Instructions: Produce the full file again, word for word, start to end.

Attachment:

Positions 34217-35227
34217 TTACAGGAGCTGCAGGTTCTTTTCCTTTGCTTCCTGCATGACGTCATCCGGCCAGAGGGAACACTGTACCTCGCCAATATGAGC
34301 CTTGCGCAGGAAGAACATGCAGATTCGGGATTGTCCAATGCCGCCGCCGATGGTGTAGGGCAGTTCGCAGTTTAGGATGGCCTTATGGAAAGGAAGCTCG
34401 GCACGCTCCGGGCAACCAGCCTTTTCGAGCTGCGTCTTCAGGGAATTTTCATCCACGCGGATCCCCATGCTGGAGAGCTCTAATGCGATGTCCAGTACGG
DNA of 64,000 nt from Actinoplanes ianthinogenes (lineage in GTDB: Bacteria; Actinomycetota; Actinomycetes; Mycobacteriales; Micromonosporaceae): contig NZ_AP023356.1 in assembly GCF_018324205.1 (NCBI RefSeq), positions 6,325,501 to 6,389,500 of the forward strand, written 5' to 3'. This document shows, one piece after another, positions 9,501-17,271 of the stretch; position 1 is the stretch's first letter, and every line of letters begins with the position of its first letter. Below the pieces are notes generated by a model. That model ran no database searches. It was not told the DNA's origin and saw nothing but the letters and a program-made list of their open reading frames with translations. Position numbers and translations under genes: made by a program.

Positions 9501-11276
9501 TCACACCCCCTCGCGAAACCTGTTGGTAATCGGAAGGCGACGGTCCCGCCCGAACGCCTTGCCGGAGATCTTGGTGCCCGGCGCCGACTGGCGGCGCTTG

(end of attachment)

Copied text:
Positions 34217-35227
34217 TTACAGGAGCTGCAGGTTCTTTTCCTTTGCTTCCTGCATGACGTCATCCGGCCAGAGGGAACACTGTACCTCGCCAATATGAGC
34301 CTTGCGCAGGAAGAACATGCAGATTCGGGATTGTCCAATGCCGCCGCCGATGGTGTAGGGCAGTTCGCAGTTTAGGATGGCCTTATGGAAAGGAAGCTCG
34401 GCACGCTCCGGGCAACCAGCCTTTTCGAGCTGCGTCTTCAGGGAATTTTCATCCACGCGGATCCCCATGCTGGAGAGCTCTAATGCGATGTCCAGTACGG
DNA of 64,000 nt from Actinoplanes ianthinogenes (lineage in GTDB: Bacteria; Actinomycetota; Actinomycetes; Mycobacteriales; Micromonosporaceae): contig NZ_AP023356.1 in assembly GCF_018324205.1 (NCBI RefSeq), positions 6,325,501 to 6,389,500 of the forward strand, written 5' to 3'. This document shows, one piece after another, positions 9,501-17,271 of the stretch; position 1 is the stretch's first letter, and every line of letters begins with the position of its first letter. Below the pieces are notes generated by a model. That model ran no database searches. It was not told the DNA's origin and saw nothing but the letters and a program-made list of their open reading frames with translations. Position numbers and translations under genes: made by a program.

Positions 9501-11276
9501 TCACACCCCCTCGCGAAACCTGTTGGTAATCGGAAGGCGACGGTCCCGCCCGAACGCCTTGCCGGAGATCTTGGTGCCCGGCGCCGACTGGCGGCGCTTG